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The New Populism- A Panel Discussion

October 18, 2010

By Elizabeth Haley
University of St. Francis

On Saturday, October 9, the Mid-America Press Institute gathered a panel of journalists, a political activist and a political scientist to discuss the long-term implications of the Tea Party and other grassroots groups as a part of the “Election Night and Beyond,” a conference that provided working journalists with strategies for covering politics and the fall 2010 elections.

Led by Christopher Ave, government and politics editor for the St. Louis Post Dispatch, Christopher Witko from the political science department at St. Louis University, Jo Mannies, a journalist with the St. Louis Beacon, and Dana Loesch, the co-founder of the St. Louis Tea Party, spoke on various topics regarding new populism. The panel focused primarily on the Tea Party movement.

Panelists said there is truly no solid definition for the Tea Party. Many misconceptions and opinions exist about the movement. This was evident during the panel discussion. However difficult to describe, the Tea Party is, in simple terms, grass-roots activism. It is a collective social movement with no specific leader. Though commonly associated with the Republican Party, most of the panelists agreed, the Tea Party population is a mix of political parties.

The people involved in the movement have a tendency toward fiscal conservatism. Some are socially conservative while others involved are socially liberal. Despite political association, the Tea Party participants believe spending and big government in the United States are excessive.  Witko pointed out that the Tea Party seems to be a faction of the Republican Party, while self-proclaimed independent Loesch said the Tea Party is not a faction, but an unattached political conscience and a sign that United States politics is shifting toward the center.

The panelist’s opinions on the Tea Party may have varied, but that is what made the session interesting and informative. Each panelist explained, basically, the Tea Party had no one leader. It is not a traditional political party. Loesch stressed that the Tea Party strives for the people to shape the politicians not the politicians shaping the people.

Without a solid or specific leader of the organization and a variety of personal beliefs, the Tea Party is not something that is easy to cover as a journalist. Perhaps because of that fact, coverage of the Tea Party tends toward editorial rather than objective news. This was a point of contention for the Loesch. The panelists provided some opinions on the press coverage of the Tea Party and offered advice for journalists.

Loesch and Mannies agreed it is positive that the Tea Party lacks a leader because that keeps the organization driven by the people. They also pointed out that it is easy to attack an individual, but much harder to attack a big idea. Though those factors are positive, they perhaps cause or contribute to some media misconceptions on the movement.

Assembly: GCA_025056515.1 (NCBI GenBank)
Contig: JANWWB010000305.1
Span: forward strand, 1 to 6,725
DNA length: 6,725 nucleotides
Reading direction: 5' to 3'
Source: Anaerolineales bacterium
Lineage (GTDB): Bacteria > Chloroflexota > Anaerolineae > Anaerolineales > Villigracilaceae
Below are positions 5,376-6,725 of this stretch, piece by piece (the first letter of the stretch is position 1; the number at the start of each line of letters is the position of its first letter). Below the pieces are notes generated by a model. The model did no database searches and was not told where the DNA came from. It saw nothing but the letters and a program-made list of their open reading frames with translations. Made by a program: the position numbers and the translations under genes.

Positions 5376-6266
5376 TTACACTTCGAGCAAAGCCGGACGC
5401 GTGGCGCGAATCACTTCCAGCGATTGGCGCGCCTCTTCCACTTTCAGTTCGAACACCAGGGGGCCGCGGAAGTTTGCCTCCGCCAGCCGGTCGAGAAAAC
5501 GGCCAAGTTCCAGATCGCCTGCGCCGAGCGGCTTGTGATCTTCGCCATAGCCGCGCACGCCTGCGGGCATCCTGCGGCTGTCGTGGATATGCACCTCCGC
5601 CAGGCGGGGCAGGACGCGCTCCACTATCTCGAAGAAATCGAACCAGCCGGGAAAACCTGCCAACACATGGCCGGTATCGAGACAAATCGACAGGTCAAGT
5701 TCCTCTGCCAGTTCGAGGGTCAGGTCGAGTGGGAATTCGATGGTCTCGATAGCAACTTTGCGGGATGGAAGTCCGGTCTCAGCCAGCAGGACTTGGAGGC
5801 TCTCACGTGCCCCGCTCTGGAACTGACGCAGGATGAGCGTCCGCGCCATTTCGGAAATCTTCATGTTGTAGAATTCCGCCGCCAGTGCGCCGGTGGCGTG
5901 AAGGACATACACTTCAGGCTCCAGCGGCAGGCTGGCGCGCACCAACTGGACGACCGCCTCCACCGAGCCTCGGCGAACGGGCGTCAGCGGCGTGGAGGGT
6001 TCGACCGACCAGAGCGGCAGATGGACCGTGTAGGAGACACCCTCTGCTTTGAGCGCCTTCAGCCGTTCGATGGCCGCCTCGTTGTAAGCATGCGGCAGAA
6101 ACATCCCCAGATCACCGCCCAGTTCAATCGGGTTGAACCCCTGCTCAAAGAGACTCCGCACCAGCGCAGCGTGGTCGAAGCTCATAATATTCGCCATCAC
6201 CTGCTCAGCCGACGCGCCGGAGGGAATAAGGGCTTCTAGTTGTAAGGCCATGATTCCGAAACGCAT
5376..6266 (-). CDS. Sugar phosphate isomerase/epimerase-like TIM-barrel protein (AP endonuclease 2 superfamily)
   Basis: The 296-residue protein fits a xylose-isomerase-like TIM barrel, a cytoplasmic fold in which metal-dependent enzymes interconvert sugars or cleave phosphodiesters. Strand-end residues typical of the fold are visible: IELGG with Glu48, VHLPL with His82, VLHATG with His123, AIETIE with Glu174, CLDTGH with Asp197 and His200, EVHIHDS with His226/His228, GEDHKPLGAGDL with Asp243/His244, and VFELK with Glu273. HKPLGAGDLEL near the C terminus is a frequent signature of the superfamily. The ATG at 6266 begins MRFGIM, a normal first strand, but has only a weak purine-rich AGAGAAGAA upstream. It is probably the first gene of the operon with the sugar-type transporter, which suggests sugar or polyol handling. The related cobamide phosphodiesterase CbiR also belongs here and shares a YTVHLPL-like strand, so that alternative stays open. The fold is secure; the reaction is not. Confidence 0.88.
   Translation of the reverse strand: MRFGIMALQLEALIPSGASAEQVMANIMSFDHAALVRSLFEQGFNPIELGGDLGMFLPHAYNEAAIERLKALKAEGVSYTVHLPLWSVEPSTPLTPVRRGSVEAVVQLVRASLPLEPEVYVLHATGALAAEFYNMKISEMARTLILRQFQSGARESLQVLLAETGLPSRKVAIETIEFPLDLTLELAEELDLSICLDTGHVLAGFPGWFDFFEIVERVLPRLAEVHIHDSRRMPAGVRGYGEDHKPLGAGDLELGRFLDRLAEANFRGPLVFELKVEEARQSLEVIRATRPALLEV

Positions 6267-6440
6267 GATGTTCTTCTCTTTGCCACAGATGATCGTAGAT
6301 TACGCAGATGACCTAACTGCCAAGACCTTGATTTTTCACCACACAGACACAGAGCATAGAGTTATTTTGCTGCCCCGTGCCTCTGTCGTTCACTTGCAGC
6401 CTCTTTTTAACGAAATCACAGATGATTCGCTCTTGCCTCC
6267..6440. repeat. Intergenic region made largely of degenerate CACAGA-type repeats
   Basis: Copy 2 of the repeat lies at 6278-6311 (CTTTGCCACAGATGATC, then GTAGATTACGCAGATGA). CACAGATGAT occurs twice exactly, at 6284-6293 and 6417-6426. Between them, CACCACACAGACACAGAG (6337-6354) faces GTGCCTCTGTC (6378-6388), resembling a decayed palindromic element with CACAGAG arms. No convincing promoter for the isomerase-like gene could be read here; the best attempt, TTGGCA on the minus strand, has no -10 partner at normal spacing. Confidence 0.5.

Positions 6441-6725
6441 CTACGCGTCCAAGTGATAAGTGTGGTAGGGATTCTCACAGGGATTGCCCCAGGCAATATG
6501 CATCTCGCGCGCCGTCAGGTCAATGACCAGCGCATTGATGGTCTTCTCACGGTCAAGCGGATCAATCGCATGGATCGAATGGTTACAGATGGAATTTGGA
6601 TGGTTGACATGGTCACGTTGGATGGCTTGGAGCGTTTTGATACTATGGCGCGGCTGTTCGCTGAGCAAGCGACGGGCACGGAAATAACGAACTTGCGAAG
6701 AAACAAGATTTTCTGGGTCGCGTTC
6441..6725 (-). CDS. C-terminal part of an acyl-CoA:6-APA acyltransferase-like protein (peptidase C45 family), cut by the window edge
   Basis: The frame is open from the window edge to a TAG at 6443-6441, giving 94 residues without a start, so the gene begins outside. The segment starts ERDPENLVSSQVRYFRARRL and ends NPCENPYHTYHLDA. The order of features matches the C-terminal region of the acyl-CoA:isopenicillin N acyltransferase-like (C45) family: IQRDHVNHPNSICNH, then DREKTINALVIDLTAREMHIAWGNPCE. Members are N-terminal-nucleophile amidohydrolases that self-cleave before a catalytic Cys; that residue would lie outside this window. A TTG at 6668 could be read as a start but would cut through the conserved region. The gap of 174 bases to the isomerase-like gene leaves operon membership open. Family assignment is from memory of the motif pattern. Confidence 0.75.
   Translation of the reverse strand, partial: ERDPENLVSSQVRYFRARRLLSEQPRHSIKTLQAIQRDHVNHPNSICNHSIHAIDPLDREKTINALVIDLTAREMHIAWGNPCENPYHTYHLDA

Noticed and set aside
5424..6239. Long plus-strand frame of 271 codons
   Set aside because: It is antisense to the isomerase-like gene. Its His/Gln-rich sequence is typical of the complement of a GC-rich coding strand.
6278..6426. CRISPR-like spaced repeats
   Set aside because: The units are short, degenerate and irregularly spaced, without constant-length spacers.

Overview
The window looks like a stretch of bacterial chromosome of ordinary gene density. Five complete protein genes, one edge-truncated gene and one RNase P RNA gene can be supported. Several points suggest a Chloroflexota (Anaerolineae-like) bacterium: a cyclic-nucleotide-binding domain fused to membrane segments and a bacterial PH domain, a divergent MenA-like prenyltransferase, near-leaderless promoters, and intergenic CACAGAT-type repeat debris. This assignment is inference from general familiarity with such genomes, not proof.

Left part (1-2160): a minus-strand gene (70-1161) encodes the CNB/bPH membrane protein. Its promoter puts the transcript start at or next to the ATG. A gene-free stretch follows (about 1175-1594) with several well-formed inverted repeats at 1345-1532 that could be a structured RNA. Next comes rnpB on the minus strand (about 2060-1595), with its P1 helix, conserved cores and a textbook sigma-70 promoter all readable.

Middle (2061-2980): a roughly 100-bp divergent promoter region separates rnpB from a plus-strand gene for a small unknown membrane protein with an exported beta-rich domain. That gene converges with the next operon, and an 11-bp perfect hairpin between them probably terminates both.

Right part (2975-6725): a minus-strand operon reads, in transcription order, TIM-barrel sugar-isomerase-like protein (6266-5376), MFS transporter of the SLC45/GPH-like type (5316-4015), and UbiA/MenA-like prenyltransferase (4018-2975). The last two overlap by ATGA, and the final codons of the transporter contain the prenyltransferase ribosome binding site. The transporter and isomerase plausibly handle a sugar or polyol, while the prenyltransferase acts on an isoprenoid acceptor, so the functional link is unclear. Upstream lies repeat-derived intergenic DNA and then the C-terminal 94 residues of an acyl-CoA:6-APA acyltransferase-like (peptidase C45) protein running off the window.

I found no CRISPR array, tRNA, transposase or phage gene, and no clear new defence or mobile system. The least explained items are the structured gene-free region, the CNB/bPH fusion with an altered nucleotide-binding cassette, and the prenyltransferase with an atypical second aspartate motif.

Since the start of the Tea Party, the media has pushed that the movement is predominately Republican. Loesch explained that the movement is made up of other parties: Libertarians, classical liberals and Democrats, as well as Republicans.

The panelists agreed it is important to remain objective as a journalist when covering a grass-roots movement of any kind. Mannies explained that journalists need to report what happens, not to be a part of what is happening.  The panel expressed that as a journalist you should be aware of your personal views but not pollute your coverage with those views. Never fit the facts into a narrative. Give the facts and do not editorialize. A journalist’s job is to observe and report.

The panelists expressed that the long term implications of the Tea Party are yet to be seen, but will likely provide a springboard for change in the Republican Party. The Tea Party will likely be a factor in the November 2010 elections.

Another interesting fact that came from the panel discussion had to do with social media and blogs. Media professionals are aware that social media and blogs are the newest and fastest way to get a message to an audience. The Tea Party is privy to this technology and utilizes it heavily to tell their story. This allows the Tea Party population to have its own voice.

Whether reporting on the Tea Party or other grass-roots activism, it is crucial for a journalist to report and leave judgments and opinions out of copy. Inform the readers, tell the story and the only way to do so, in the words of Jo Mannies, “Just keep going.”



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